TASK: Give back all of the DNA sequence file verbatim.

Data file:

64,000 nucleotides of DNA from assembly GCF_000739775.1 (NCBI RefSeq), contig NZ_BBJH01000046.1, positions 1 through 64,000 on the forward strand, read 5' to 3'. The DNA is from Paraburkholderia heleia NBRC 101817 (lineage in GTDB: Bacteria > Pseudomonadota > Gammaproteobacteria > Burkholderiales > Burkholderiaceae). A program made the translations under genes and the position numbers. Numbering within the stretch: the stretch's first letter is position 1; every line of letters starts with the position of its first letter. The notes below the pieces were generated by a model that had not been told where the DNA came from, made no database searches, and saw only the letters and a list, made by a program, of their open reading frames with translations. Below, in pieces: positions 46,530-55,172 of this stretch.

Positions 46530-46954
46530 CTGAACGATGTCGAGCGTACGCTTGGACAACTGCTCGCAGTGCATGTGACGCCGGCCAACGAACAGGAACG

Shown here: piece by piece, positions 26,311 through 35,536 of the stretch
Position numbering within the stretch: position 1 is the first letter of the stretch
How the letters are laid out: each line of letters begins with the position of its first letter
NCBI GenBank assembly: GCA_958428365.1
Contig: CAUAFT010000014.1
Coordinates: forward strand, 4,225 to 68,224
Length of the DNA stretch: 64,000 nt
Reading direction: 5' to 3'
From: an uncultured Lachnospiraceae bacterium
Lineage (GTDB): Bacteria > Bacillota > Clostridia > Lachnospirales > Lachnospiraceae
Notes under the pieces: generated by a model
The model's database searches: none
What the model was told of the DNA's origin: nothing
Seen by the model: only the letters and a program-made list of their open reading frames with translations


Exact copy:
64,000 nucleotides of DNA from assembly GCF_000739775.1 (NCBI RefSeq), contig NZ_BBJH01000046.1, positions 1 through 64,000 on the forward strand, read 5' to 3'. The DNA is from Paraburkholderia heleia NBRC 101817 (lineage in GTDB: Bacteria > Pseudomonadota > Gammaproteobacteria > Burkholderiales > Burkholderiaceae). A program made the translations under genes and the position numbers. Numbering within the stretch: the stretch's first letter is position 1; every line of letters starts with the position of its first letter. The notes below the pieces were generated by a model that had not been told where the DNA came from, made no database searches, and saw only the letters and a list, made by a program, of their open reading frames with translations. Below, in pieces: positions 46,530-55,172 of this stretch.

Positions 46530-46954
46530 CTGAACGATGTCGAGCGTACGCTTGGACAACTGCTCGCAGTGCATGTGACGCCGGCCAACGAACAGGAACG

Shown here: piece by piece, positions 26,311 through 35,536 of the stretch
Position numbering within the stretch: position 1 is the first letter of the stretch
How the letters are laid out: each line of letters begins with the position of its first letter
NCBI GenBank assembly: GCA_958428365.1
Contig: CAUAFT010000014.1
Coordinates: forward strand, 4,225 to 68,224
Length of the DNA stretch: 64,000 nt
Reading direction: 5' to 3'
From: an uncultured Lachnospiraceae bacterium
Lineage (GTDB): Bacteria > Bacillota > Clostridia > Lachnospirales > Lachnospiraceae
Notes under the pieces: generated by a model
The model's database searches: none
What the model was told of the DNA's origin: nothing
Seen by the model: only the letters and a program-made list of their open reading frames with translations